In its most basic form, a battery is a storage of chemical energy that can be converted to electrical energy. Turns out, some soil has this. So by putting electrodes and cathodes into soil (as well as a bit of citrus juice), energy from the wet earth can start to light the world. This is the technology that students from Eleanor Roosevelt High School and Edinaman Senior High School in Elmina, Ghana, harvested to win the World Smarts STEM Challenge on March 21 in a competition sponsored by IREX and the Carnegie Corporation of New York.
Now the team “Big Bang Brains of the World” is trying to raise money to produce their winning design so that more people can use it. ERHS sophomore Caleb Wheeler explained that when the team started out, they learned the infrastructure in Ghana is aimed at providing electricity for industry, but not necessarily for schools and homes. “We were challenged to see if we could cheaply solve the problem,” he said. Team manager, engineering teacher Dave Eisenberg, elaborated, “They were looking for a solution to blackouts in Ghana, so they wanted to find an alternative energy source.”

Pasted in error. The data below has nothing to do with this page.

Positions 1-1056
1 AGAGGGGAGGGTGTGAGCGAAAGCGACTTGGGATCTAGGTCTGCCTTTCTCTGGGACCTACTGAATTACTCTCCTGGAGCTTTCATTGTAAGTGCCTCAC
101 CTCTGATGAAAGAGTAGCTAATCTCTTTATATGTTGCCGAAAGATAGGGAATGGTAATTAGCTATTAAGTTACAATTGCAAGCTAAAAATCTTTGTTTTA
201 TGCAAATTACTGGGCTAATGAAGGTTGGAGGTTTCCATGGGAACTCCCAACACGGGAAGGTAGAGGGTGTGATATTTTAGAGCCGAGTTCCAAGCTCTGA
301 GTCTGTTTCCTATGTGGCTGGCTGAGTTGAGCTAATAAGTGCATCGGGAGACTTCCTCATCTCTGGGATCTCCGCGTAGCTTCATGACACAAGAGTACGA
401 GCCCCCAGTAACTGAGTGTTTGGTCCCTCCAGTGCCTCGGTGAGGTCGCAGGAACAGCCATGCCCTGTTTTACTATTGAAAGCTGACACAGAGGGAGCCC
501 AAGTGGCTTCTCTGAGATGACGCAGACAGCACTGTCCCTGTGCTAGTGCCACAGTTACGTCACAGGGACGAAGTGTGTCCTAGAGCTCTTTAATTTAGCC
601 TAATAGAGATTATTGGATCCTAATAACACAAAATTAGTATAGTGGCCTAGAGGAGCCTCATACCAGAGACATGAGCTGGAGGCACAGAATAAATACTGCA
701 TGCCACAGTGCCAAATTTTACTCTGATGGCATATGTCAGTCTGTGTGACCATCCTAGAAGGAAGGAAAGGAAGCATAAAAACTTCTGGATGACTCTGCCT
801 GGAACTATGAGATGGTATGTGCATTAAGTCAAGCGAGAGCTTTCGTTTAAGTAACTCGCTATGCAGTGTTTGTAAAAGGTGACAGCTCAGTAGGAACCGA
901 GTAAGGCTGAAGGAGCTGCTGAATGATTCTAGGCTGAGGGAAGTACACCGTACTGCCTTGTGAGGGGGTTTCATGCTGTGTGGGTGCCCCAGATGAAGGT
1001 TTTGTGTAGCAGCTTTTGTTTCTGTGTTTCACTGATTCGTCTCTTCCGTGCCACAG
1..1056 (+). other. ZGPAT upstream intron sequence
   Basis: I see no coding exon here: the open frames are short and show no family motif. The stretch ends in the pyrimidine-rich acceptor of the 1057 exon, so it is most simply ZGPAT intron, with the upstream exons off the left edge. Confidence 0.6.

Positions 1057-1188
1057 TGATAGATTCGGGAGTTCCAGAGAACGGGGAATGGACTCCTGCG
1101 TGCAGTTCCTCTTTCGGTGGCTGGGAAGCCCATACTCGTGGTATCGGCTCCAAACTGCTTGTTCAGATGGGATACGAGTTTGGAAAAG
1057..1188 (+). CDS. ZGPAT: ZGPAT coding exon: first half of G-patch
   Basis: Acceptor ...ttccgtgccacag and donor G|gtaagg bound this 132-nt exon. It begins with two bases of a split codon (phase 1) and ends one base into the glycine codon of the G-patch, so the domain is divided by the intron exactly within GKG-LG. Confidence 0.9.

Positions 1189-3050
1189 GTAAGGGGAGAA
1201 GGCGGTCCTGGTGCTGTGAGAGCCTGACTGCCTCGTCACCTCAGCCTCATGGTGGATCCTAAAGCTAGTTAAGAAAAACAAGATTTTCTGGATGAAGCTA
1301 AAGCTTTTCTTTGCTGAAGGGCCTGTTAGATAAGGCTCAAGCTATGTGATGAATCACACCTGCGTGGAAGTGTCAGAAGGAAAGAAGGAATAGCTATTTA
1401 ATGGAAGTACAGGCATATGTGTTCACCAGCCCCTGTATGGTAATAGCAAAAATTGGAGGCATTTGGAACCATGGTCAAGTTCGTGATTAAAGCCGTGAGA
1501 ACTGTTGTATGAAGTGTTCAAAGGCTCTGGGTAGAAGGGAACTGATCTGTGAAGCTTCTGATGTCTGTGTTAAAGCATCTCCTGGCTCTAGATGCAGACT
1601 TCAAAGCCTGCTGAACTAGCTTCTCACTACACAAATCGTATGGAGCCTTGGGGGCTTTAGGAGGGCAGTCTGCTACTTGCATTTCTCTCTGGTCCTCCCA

The team went through several iterations of their idea, he said. “Originally the team had discussed using dirty household water and a salt bridge to build a battery. After further research and testing the team decided an Earth Battery would offer better results.” Connecting with the Ghana team provided its own challenges, both because of the time difference and the electronic connections. Skype didn’t work. But other forms of electronic signals did. Both teams built an Earth Battery. Edinaman’s team got their battery working first, but eventually both started working. “So far our battery lights LED light bulbs,” says ERHS sophomore Audrey Rapport. They are hoping to increase the power enough to provide more light. “The light will allow students to work later,” she said.
The ERHS team, made up of eight members both female and male, has met weekly since September. Eisenberg said he put an application in for the process in March 2016 and then went for training in Ghana in June that year. In March, they joined over 50 high school students from the United States and Ghana in the competition. Other teams created a natural water purifier, a sustainable exhaust filter and a kinetic piezo-electric mat. Since the ERHS team won they are eligible to earn a matching grant from the Carnegie foundation. The money will be used to launch a prototype of the Earth Battery. There is also a GoFundMe site GoFundMe.com/ BigBangEarthBattery through the PTSA, also accessible at erhsptsa.weebly.com.